CONVERSATION: How can LGUs attain #ZeroCasualty?
MANILA, Philippines - Located along the typhoon belt and Pacific Ocean’s Ring of Fire, the Philippines experiences almost all kinds of disasters - flooding, typhoons, volcanic eruptions, earthquakes.
Achieving zero casualty is a pressing challenge for communities vulnerable to these hazards, but many LGUs have shown the way to building community resilience.
When one of the strongest typhoons in the world, Typhoon Yolanda (Haiyan), hit the country, San Francisco, a small town in Camotes Island survived the disaster without any casualty. (READ: San Francisco: The island where all survived)
Albay, one of the provinces prone to typhoons and other hazards, is recognized for its outstanding disaster risk reduction and management (DRRM) plan. The province is known for having zero casualty during Typhoon Glenda, Typhoon Ruby, among others.
Recently, on December 2014, Typhoon Ruby (Hagupit) struck Samar, causing floods and storm surges in the island province. But towns such as Daram and Villareal had no casualty even if they were hit by storm surges as high as 4 meters. (READ AND WATCH: #AfterHagupit: New year, no homes in Samar's Daram island.)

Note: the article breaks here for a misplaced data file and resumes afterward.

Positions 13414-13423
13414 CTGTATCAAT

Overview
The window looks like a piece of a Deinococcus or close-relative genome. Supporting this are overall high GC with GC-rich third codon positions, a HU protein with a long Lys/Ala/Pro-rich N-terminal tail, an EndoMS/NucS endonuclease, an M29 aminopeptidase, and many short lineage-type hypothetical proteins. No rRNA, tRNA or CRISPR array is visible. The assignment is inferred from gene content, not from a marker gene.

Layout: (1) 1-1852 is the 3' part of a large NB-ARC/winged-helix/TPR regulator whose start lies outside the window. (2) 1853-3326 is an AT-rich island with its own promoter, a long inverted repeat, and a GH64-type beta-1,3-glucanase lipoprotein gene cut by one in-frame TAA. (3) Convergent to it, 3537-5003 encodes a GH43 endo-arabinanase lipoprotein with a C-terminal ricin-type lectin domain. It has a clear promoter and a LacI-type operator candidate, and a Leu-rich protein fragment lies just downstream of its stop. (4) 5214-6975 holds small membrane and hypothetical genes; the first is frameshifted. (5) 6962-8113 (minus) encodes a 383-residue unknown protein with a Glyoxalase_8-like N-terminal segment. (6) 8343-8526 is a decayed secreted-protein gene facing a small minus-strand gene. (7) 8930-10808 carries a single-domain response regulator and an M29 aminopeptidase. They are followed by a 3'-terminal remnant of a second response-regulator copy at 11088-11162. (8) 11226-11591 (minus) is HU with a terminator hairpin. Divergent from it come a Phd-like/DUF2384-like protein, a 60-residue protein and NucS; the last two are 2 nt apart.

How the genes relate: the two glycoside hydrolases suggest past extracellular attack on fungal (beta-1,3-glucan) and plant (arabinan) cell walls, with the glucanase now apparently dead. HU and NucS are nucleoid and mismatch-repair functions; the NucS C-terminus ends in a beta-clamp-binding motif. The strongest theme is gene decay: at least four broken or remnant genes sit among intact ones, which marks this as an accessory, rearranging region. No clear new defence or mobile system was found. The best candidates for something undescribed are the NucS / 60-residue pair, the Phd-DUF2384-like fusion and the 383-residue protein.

On Saturday, January 31 at 9:30 am, Rappler will be holding a Facebook conversation on how LGUs like Daram can use relevant disaster preparedness information to save lives and property.
It will also tackle gaps in disaster preparedness and response during Tropical Storm Seniang which left at least 65 dead, according to the National Disaster Risk Reduction and Management Council.
Representatives from the Climate Change Commission, Risk Assessment Project of the Office of Civil Defense, and PHIVOLCS will also join the conversation.
How about you, your community, and LGUs? How are you preparing for disasters? Do you have a good disaster preparedness experience to share?
Join us by sharing your thoughts and suggestions during the discussion which will happen on the MovePH Facebook page. - Rappler.com
This conversation initiates #ZeroCasualty hour, a series of social media conversations on disaster preparedness and climate change adaptation that Rappler will be holding with key Project Agos partners and stakeholders.
Project Agos is a collaborative platform that combines top-down government action with bottom-up civic engagement to help communities learn about climate change adaptation and disaster risk reduction. The project harnesses technology and social media to ensure critical information flows to those who need it before, during, and after a disaster. It is a partnership between Rappler and key government, private and civil society groups. It is also supported by the Australian Government.